What are the warranty issues with software, especially customized application software?
Most OSs come with a preset warranty package. Carefully drafted, these radically limit the liability of the manufacturer and there is seldom any scope for redressal, over and above that offered by the manufacturer, even if the product has bugs in it. The situation is different when you purchase application software and have it customized to suit you. Any software performs a certain number of specific functions. You’d have the creator of the software build on the existing platform and add more functions depending on your needs. This addition, in the case of a business for example, may be a one off addition or be spread over a length of time, depending on the changing needs of the business. How do you calculate the warranty period in such cases? Should the warranty cover only the original software as available or is there cover for the subsequent modifications as well? The warranty period in such cases is calculated from a date when all the modifications have been carried out to the satisfaction and as per your requirements. The manufacturer then provides for a period where he undertakes to rectify all bugs that may arise in the functioning of the software.

What must I know when negotiating warranties for peripherals?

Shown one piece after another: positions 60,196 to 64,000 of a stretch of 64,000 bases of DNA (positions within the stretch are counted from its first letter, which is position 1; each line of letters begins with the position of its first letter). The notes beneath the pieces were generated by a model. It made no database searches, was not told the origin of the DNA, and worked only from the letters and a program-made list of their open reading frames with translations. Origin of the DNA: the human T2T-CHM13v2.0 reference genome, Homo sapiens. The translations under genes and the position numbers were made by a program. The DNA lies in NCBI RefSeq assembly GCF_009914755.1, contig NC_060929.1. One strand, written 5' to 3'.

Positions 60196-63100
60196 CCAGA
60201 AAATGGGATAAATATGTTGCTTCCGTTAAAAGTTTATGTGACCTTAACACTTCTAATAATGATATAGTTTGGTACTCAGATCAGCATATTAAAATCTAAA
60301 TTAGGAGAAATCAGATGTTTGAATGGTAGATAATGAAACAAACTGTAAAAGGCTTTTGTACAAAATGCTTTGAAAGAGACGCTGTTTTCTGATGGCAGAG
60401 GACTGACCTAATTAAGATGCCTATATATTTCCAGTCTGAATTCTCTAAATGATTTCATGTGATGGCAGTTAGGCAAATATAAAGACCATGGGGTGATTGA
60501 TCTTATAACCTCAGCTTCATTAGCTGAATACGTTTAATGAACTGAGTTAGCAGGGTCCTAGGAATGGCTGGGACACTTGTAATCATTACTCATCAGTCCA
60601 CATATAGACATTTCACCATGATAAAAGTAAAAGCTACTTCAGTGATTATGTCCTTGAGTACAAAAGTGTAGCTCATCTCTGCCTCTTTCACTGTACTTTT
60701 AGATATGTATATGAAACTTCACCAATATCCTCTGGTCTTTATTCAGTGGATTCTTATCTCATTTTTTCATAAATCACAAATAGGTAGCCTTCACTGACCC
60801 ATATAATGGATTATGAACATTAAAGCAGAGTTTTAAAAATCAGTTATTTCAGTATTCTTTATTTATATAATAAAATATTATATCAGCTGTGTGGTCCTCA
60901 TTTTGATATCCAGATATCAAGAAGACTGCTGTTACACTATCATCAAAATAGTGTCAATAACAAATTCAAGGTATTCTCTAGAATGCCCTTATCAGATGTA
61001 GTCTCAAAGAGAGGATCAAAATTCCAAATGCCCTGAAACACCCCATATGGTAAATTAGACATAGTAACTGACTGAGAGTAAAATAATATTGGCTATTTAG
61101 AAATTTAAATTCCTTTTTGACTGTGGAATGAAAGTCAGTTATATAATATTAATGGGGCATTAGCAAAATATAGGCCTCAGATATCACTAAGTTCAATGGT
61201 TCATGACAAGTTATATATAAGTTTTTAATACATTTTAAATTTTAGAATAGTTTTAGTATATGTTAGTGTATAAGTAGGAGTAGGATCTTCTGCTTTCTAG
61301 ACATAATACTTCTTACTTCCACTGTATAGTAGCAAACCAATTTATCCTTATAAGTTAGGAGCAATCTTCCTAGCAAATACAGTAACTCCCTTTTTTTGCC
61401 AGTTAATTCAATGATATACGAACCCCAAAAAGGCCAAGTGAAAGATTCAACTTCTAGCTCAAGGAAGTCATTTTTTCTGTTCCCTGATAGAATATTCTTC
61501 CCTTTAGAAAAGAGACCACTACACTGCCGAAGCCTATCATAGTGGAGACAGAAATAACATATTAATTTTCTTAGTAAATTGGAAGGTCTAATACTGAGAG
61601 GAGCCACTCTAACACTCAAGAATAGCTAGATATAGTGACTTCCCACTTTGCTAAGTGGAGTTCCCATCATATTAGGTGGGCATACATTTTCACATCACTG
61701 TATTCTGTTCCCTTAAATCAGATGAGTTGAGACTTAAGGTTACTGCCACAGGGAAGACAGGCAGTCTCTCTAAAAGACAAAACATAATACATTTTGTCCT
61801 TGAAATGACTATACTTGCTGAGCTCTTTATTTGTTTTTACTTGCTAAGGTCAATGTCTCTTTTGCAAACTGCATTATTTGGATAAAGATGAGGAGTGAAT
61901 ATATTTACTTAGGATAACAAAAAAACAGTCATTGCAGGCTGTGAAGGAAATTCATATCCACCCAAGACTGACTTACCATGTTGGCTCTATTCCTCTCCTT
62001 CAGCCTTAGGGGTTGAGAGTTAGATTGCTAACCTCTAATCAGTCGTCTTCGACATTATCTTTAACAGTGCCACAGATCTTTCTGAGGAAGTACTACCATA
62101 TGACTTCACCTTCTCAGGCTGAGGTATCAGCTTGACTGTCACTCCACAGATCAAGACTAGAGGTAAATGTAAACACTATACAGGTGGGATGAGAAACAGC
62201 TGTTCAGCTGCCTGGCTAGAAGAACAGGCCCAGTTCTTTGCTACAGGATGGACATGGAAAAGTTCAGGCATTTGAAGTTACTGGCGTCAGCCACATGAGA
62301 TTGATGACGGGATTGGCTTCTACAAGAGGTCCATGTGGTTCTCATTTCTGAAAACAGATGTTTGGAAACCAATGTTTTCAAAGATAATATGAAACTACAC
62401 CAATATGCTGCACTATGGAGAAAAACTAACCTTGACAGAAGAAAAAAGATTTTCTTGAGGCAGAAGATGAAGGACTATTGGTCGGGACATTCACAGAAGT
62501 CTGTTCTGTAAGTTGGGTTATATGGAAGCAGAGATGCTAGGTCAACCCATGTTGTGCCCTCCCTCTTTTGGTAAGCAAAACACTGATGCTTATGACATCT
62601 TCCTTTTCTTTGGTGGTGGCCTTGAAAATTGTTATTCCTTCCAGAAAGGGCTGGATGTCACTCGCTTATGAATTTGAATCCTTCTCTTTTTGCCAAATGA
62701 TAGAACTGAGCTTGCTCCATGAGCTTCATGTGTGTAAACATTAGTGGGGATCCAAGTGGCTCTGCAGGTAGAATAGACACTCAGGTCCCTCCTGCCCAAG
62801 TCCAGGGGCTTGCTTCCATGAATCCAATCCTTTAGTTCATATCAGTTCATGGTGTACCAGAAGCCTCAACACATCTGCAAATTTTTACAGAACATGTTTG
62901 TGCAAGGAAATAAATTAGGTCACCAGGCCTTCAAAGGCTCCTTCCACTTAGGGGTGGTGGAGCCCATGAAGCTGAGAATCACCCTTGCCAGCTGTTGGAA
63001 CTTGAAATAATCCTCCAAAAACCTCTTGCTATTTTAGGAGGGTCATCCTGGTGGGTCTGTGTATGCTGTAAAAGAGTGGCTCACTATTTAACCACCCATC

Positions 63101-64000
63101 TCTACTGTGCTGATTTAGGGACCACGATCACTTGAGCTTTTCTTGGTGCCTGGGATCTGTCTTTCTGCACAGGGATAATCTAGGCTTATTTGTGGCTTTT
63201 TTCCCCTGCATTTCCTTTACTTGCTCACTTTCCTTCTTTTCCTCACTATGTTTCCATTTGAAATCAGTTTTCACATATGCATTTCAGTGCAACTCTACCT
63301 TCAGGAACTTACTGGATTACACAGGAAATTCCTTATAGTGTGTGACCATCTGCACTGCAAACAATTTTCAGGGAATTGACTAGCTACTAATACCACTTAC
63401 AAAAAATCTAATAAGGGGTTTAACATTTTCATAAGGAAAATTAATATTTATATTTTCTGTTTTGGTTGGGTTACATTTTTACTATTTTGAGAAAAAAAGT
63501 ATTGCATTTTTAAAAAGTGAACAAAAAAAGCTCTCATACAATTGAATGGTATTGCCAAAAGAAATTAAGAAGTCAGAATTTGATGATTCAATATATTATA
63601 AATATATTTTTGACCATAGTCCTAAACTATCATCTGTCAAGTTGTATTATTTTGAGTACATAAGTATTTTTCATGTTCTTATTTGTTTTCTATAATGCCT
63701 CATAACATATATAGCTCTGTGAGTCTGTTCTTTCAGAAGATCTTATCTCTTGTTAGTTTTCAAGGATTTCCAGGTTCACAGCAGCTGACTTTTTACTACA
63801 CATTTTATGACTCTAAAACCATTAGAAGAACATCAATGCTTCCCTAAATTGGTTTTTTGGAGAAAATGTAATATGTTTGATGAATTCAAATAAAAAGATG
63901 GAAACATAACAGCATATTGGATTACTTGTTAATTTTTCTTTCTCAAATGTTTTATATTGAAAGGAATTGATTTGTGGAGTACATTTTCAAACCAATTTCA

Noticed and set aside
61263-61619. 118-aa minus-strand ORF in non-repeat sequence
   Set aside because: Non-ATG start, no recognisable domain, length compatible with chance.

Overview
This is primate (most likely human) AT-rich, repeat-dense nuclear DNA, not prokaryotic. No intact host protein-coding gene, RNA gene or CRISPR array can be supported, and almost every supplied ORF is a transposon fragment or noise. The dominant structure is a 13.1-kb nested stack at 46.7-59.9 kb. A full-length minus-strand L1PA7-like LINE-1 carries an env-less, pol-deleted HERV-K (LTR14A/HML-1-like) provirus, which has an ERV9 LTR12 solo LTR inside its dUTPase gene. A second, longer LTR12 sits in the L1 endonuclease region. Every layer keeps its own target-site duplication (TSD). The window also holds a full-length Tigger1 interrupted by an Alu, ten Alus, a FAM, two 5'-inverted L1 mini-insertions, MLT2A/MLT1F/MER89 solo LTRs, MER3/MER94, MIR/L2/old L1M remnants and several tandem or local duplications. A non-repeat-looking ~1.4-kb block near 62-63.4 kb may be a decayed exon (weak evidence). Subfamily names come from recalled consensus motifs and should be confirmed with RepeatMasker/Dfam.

Manufacturers/vendors will give a warranty for a product like a printer or a projector. They will, however, not give a warranty for the consumable, like printer ribbon or cartridge in the case of printers and bulb in the case of projectors. This has a ramification when negotiating an AMC (annual maintenance contract) for the peripherals. Imagine the case of a projector that costs, say, Rs 100. At the time of giving a warranty, the vendor agrees to provide maintenance at a cost of 10 percent of the total product cost. At the same time he makes it clear that he will not give a warranty for the consumables. What should be the value of the AMC the vendor agrees to provide? Since the vendor refuses to give a warranty for the consumables, which have to be replaced at your expense, shouldn’t the cost of the consumable be deducted while calculating the cost of providing the AMC? While this may seem like arguing over trifles, the cost of a bulb, for example, is almost 30 percent of the cost of the projector. Deducting the value of the bulb while calculating the AMC value will result in substantial savings to you.